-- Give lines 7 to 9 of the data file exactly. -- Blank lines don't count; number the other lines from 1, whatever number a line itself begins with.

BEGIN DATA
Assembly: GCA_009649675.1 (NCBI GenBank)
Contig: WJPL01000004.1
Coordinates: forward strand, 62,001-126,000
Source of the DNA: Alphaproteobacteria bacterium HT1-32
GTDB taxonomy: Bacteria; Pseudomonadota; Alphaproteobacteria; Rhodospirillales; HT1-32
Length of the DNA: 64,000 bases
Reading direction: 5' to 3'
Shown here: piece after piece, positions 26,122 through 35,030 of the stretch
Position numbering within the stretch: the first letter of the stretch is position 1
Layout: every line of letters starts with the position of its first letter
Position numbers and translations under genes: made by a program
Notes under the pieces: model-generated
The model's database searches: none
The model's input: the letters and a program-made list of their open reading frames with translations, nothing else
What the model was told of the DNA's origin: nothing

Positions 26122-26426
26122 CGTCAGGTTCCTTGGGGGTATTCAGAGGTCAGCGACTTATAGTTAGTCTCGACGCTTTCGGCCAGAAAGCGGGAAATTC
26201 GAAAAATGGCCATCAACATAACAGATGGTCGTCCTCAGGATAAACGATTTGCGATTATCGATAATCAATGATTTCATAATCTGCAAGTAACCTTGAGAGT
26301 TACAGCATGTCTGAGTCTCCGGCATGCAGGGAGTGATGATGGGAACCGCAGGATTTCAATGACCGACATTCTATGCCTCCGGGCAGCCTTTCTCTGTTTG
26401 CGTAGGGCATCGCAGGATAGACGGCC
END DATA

Reading direction: 5' to 3'
Shown here: piece after piece, positions 26,122 through 35,030 of the stretch
Position numbering within the stretch: the first letter of the stretch is position 1